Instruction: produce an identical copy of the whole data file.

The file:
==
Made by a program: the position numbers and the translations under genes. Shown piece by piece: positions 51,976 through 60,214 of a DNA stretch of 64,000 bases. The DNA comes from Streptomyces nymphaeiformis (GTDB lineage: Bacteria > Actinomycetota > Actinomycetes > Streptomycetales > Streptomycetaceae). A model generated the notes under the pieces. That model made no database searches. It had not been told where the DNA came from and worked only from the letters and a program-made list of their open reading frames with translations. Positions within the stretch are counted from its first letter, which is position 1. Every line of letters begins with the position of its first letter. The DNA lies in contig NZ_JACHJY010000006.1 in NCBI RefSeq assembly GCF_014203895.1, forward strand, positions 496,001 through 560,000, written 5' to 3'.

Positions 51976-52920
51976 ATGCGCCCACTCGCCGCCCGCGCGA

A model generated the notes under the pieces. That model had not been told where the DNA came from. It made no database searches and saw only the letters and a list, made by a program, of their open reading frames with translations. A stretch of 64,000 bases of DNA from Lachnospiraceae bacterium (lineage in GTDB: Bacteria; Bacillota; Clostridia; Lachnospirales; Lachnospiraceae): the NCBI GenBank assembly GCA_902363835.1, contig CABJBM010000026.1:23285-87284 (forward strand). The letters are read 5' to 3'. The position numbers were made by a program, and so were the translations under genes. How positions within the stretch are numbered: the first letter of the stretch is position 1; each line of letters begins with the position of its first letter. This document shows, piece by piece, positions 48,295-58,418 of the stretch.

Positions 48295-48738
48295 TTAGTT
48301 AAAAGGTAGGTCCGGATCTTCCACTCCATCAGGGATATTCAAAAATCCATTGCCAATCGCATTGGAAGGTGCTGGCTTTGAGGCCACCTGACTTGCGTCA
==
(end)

Made by a program: the position numbers and the translations under genes. Shown piece by piece: positions 51,976 through 60,214 of a DNA stretch of 64,000 bases. The DNA comes from Streptomyces nymphaeiformis (GTDB lineage: Bacteria > Actinomycetota > Actinomycetes > Streptomycetales > Streptomycetaceae). A model generated the notes under the pieces. That model made no database searches. It had not been told where the DNA came from and worked only from the letters and a program-made list of their open reading frames with translations. Positions within the stretch are counted from its first letter, which is position 1. Every line of letters begins with the position of its first letter. The DNA lies in contig NZ_JACHJY010000006.1 in NCBI RefSeq assembly GCF_014203895.1, forward strand, positions 496,001 through 560,000, written 5' to 3'.

Positions 51976-52920
51976 ATGCGCCCACTCGCCGCCCGCGCGA

A model generated the notes under the pieces. That model had not been told where the DNA came from. It made no database searches and saw only the letters and a list, made by a program, of their open reading frames with translations. A stretch of 64,000 bases of DNA from Lachnospiraceae bacterium (lineage in GTDB: Bacteria; Bacillota; Clostridia; Lachnospirales; Lachnospiraceae): the NCBI GenBank assembly GCA_902363835.1, contig CABJBM010000026.1:23285-87284 (forward strand). The letters are read 5' to 3'. The position numbers were made by a program, and so were the translations under genes. How positions within the stretch are numbered: the first letter of the stretch is position 1; each line of letters begins with the position of its first letter. This document shows, piece by piece, positions 48,295-58,418 of the stretch.

Positions 48295-48738
48295 TTAGTT
48301 AAAAGGTAGGTCCGGATCTTCCACTCCATCAGGGATATTCAAAAATCCATTGCCAATCGCATTGGAAGGTGCTGGCTTTGAGGCCACCTGACTTGCGTCA